The programming language Pascal was originally designed by Professor Niklaus Wirth, and named after a French mathematician and philosopher widely admired for the clear and direct nature of his ideas. Most of the testing companies in bangalore prefer using the tool because it helps them to understand the architecture easily. Wirth set out two principal aims for the design of Pascal: that it should be systematic and coherent, so far as possible avoiding arbitrary restrictions, and that it should be suitable for efficient implementation on the currently available machines. A “User Manual and Report” defining Pascal was produced by Jensen and Wirth during the 1970’s; the most recent third edition corresponds exactly to the first standard mentioned below.
Closely-related but not identical standards were published in 1983 by ISO (originally a BSI standard) and ANSI. While the definition they contained was very precise, and in this respect was something of a landmark, it did not attempt to add much to Wirth’s original specification. One consequence was that while many implementations provided the standard language, they also devised their own extensions to provide users with features which had been found to be in demand
After publication of the first standard, the ANSI/IEEE joint project committee continued to develop extensions, and from 1984 worked closely with the ISO group to produce the definition of an Extended Pascal language which would be upward-compatible with the earlier versions, equally rigorously defined but covering areas which experience had proved to be desirable. Extended Pascal standards which are identical in technical content were published in 1990 and 1991. After finalising the standard, the technical committees have continued to develop new features in the areas of Object Oriented programming and exception handling.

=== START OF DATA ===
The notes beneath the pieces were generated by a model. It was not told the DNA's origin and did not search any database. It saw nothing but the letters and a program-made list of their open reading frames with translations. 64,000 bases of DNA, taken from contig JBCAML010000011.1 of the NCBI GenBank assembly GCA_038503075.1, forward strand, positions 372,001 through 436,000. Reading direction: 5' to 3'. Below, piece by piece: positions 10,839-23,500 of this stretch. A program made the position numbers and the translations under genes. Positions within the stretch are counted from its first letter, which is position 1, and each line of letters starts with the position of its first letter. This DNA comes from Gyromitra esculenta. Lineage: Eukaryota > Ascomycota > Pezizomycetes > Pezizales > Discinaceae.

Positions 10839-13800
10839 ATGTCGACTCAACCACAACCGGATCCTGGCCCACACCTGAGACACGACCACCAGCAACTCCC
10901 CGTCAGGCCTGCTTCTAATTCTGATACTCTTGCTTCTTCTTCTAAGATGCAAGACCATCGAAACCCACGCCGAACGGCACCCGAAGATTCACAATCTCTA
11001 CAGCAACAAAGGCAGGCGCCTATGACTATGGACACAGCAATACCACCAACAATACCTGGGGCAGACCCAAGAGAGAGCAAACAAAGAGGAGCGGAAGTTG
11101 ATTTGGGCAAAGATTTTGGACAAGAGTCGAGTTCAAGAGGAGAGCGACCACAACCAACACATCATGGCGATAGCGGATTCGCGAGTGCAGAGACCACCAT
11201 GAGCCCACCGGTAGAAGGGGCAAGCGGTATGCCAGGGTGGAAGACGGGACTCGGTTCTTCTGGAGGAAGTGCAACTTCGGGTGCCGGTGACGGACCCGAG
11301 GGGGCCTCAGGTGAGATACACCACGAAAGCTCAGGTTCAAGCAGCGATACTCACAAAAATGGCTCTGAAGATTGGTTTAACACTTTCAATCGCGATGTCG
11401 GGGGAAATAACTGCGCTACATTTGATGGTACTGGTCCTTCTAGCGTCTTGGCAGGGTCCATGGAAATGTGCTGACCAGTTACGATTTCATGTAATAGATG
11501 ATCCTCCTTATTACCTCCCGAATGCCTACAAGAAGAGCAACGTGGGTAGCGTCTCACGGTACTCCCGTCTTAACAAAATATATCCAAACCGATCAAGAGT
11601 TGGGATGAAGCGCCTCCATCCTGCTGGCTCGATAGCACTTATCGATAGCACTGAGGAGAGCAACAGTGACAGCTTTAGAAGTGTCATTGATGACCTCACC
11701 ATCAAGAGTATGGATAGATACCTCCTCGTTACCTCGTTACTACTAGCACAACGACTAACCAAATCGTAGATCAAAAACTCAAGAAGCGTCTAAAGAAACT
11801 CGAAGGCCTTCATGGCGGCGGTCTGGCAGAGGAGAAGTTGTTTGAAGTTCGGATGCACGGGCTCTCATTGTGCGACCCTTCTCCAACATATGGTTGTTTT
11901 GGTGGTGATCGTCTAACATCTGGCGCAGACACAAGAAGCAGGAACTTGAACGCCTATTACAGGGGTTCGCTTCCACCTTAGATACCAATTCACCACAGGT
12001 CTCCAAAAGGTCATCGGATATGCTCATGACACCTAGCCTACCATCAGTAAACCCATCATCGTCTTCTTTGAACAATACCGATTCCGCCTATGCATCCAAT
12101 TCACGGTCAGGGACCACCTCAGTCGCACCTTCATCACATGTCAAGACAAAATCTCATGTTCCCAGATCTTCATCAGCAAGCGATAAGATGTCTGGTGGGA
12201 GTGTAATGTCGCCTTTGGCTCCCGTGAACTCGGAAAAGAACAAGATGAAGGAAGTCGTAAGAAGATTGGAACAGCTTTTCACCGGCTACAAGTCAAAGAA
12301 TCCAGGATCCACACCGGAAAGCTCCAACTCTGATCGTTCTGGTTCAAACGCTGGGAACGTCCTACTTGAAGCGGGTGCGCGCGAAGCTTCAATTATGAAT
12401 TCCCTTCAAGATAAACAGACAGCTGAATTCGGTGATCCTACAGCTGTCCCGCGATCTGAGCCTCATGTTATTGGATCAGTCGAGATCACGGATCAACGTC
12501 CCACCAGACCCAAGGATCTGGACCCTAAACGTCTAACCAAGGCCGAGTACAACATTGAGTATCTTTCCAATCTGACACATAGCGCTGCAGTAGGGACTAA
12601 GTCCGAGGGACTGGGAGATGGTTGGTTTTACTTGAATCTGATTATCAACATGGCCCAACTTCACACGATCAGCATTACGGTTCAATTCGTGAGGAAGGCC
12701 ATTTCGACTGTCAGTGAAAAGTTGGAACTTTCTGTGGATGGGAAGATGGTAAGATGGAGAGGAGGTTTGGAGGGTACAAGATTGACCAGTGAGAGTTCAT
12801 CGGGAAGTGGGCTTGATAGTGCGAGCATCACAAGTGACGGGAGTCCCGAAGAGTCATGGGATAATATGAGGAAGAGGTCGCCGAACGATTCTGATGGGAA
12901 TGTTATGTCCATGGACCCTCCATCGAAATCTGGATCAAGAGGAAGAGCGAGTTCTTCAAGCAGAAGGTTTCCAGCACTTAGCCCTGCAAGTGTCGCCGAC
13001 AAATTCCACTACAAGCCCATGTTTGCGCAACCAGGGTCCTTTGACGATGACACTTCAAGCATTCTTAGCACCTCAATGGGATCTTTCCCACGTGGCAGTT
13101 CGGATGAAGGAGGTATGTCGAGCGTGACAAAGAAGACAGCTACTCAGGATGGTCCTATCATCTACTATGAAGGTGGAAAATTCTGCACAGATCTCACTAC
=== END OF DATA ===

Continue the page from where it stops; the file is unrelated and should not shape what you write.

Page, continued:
The Extended Pascal language is somewhat larger than the earlier standard (which will generally be referred to here as “classic” Pascal), and an introduction of this kind can give only a general survey. However, the first complete implementation has been produced for microcomputers running DOS, so it is fair to conclude that Wirth’s original aims have still been kept in mind
Before considering major new features, it is useful to start a survey of the Extended Pascal language with some enhancements which make the facilities inherited from classic Pascal easier to use (and which apply also in the major extensions described later). A number of these enhancements may be familiar as local extensions to users of current Pascal implementations.
Constant expressions can be used where classic Pascal requires constants, for example in declarations. These constant expressions can employ most of the predefined functions, as well as operators.
Relaxed ordering. The declarations and definitions (CONST, TYPE, VAR etc.) can be repeated, and can appear in any order, provided that there are no forward references.
Functions can return results of any assignable type, including arrays and records, and the processes of dereference (^), indexing and field selection can be applied when appropriate to the type. The result variable may be given a name (different from the function name) that can be referenced in contexts that require a variable without causing a recursive call of the function.